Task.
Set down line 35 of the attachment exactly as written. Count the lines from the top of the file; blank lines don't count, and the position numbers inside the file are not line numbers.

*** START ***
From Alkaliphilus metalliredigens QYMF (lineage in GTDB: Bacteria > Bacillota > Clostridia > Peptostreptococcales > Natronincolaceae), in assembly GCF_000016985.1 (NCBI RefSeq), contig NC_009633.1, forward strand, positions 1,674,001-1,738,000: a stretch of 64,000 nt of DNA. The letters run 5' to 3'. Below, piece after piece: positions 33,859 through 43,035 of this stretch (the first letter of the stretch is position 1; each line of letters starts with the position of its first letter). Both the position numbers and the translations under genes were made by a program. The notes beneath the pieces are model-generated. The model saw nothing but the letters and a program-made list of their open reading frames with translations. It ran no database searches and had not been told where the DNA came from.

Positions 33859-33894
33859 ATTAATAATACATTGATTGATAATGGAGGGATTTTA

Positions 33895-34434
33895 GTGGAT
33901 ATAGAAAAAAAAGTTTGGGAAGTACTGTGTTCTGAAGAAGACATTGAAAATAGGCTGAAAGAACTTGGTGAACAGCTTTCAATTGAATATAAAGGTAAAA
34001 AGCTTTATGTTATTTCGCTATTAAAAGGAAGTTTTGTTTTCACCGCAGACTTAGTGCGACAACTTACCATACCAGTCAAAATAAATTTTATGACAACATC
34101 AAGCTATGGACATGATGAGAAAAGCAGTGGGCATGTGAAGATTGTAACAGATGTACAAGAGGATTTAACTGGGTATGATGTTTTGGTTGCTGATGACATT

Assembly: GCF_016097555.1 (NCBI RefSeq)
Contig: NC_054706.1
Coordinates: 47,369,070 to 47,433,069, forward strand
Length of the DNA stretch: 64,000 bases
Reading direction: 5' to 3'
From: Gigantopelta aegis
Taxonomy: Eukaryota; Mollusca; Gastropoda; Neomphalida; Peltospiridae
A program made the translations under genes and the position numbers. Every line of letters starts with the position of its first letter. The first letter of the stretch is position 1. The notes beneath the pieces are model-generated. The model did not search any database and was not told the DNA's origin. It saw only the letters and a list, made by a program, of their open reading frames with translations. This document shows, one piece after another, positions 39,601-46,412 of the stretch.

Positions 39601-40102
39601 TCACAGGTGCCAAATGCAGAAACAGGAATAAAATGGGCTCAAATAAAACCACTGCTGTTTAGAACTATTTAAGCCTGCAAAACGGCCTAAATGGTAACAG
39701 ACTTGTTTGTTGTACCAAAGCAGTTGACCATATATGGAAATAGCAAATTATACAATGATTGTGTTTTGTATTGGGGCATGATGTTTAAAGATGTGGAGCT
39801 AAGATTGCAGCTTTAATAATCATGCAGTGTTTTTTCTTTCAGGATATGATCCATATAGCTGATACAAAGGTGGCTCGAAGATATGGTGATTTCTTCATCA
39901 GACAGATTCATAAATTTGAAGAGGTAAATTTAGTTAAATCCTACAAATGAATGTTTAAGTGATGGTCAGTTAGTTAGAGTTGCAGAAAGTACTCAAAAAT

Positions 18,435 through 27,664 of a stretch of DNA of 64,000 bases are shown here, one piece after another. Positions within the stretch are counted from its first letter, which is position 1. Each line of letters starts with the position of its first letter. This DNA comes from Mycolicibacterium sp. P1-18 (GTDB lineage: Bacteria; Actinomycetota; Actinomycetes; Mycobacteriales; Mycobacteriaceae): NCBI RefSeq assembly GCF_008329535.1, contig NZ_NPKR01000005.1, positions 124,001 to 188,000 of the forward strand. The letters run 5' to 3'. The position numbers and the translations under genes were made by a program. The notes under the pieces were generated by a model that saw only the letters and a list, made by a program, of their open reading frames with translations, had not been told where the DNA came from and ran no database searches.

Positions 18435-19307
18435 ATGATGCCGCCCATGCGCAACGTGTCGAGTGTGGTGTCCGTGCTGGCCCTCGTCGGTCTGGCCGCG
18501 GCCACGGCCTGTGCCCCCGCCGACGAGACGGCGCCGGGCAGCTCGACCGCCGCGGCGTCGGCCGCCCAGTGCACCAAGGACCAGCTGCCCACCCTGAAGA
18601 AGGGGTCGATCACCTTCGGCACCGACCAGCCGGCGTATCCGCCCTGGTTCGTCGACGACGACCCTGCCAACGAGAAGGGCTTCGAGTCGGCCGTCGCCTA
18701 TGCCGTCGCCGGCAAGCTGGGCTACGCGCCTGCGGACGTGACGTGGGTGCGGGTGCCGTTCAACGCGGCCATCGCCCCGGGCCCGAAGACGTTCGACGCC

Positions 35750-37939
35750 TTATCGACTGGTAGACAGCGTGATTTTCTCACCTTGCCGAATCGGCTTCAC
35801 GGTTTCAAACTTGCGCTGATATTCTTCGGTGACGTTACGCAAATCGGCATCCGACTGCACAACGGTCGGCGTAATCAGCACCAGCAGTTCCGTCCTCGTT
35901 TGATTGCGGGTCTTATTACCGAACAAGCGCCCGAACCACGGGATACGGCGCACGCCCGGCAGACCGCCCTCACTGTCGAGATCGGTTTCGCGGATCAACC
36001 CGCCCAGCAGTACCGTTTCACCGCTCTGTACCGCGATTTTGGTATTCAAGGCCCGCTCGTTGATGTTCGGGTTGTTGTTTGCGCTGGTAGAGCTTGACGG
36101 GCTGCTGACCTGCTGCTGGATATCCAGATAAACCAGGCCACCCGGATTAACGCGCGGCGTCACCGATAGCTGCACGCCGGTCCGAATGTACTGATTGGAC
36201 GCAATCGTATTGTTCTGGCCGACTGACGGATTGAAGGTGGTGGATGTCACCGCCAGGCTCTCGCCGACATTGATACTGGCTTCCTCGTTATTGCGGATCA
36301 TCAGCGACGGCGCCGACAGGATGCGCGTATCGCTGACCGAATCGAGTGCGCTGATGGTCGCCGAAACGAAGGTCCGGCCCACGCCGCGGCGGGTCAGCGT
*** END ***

36301 TCAGCGACGGCGCCGACAGGATGCGCGTATCGCTGACCGAATCGAGTGCGCTGATGGTCGCCGAAACGAAGGTCCGGCCCACGCCGCGGCGGGTCAGCGT